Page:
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Google's AdID, an anonymous identifier for advertising, could replace the aging cookie

Darren Murph
September 18, 2013
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You know the drill: accept the cookie, delete the cookie, empty the cookie bin, and so on. Mostly, it's an exercise used when attempting to get your mum's PC to run a wee bit faster, but if you think about it, the cookie is one of the most archaic pieces of the world wide web that's still in use today. Naturally, Google is swooping in in a bid to change the status quo, according to a new report from USA Today.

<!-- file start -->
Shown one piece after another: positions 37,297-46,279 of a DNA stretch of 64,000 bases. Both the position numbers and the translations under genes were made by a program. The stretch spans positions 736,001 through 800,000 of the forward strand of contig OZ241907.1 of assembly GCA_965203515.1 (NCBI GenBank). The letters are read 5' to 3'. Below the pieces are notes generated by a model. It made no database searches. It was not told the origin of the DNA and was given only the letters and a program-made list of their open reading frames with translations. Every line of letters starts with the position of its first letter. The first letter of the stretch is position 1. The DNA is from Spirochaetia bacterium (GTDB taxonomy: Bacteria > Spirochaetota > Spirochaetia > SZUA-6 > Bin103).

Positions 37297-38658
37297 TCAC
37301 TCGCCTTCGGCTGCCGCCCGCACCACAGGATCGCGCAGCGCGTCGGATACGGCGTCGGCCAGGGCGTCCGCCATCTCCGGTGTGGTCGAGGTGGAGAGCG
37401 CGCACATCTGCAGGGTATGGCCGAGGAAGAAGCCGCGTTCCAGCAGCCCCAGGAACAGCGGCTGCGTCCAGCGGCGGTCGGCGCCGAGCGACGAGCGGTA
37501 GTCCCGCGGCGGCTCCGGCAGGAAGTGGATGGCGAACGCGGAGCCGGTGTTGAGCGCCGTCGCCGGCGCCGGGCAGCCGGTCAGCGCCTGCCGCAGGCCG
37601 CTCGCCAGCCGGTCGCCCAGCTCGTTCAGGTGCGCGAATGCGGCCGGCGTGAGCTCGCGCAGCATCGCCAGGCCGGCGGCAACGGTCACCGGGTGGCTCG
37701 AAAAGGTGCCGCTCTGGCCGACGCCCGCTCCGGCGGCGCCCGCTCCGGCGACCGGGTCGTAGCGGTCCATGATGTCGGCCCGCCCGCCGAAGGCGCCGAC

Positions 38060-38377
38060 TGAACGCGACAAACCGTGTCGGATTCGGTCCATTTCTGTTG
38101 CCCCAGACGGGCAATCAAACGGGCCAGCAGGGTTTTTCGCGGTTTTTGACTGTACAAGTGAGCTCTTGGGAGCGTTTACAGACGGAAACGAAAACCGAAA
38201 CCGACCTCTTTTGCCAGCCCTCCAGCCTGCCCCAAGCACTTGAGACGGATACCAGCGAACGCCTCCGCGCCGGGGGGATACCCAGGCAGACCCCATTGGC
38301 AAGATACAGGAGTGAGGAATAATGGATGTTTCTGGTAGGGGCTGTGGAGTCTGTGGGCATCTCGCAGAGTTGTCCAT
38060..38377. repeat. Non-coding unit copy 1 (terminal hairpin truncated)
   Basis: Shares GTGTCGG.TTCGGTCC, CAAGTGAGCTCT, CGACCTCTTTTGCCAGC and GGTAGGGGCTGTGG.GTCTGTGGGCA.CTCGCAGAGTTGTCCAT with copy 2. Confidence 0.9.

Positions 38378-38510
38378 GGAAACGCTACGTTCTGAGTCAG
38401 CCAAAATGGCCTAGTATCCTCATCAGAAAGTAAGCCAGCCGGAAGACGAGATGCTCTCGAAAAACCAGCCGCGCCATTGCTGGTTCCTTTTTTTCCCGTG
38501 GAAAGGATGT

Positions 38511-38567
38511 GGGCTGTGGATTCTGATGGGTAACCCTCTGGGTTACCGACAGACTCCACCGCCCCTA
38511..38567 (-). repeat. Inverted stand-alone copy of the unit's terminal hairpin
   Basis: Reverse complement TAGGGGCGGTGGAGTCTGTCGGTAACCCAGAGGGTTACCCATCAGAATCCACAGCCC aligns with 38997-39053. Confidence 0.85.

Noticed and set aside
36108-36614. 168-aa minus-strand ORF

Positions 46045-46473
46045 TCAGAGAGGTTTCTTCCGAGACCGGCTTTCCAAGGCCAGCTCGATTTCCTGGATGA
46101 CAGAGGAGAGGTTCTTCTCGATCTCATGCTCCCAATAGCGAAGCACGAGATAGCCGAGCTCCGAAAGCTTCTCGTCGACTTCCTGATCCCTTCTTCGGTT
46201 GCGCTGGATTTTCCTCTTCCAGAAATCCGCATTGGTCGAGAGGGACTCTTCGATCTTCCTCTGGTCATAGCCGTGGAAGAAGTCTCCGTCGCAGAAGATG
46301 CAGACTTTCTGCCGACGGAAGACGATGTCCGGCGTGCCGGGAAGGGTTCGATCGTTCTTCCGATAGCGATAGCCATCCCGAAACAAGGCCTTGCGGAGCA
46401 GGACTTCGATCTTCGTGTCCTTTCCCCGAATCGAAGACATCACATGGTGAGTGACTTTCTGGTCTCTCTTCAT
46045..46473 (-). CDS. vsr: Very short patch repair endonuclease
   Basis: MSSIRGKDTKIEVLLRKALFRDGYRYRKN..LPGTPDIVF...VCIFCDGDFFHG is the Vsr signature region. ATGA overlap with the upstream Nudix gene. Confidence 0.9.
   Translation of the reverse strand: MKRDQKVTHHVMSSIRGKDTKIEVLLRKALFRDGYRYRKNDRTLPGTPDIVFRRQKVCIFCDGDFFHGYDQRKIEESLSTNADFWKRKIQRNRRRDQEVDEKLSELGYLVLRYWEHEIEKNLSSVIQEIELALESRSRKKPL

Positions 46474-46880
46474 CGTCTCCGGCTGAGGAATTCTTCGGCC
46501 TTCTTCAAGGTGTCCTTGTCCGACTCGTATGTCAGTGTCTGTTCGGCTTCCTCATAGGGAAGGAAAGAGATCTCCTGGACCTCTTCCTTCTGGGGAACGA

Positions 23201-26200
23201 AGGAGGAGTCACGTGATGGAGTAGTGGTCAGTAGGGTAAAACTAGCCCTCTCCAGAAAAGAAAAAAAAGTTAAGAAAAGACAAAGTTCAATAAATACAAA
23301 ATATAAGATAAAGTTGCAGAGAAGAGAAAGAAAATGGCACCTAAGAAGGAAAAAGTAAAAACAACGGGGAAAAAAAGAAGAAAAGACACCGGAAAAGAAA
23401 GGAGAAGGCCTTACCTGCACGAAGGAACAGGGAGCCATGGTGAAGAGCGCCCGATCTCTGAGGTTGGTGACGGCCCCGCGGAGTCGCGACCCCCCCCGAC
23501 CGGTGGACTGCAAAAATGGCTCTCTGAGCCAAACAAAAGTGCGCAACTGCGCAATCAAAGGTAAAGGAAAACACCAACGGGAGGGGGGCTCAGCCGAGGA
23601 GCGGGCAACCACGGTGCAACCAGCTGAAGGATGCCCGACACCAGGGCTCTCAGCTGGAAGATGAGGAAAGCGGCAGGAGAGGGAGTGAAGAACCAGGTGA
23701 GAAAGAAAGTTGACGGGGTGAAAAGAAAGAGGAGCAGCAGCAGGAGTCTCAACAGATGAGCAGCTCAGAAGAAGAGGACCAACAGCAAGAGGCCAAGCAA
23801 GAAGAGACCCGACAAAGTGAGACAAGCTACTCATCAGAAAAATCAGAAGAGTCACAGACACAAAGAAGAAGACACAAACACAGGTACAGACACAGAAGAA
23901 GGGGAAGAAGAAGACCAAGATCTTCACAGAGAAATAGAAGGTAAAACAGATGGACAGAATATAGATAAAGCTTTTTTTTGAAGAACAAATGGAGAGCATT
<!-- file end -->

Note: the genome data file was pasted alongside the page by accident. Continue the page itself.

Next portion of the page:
Essentially, the search giant is building an "anonymous identifier for advertising, or AdID, that would replace third-party cookies as the way advertisers track people's internet browsing activity for marketing purposes." Perhaps astoundingly, it sounds as if the project could benefit both consumers (by shielding true identities) and advertisers at the same time. Of course, pundits are concerned about the global leader in online advertising controlling the technology that tracks movements on the web, but to us, it sounds as if end users will get far more power over who sees what when compared to today's cookies.

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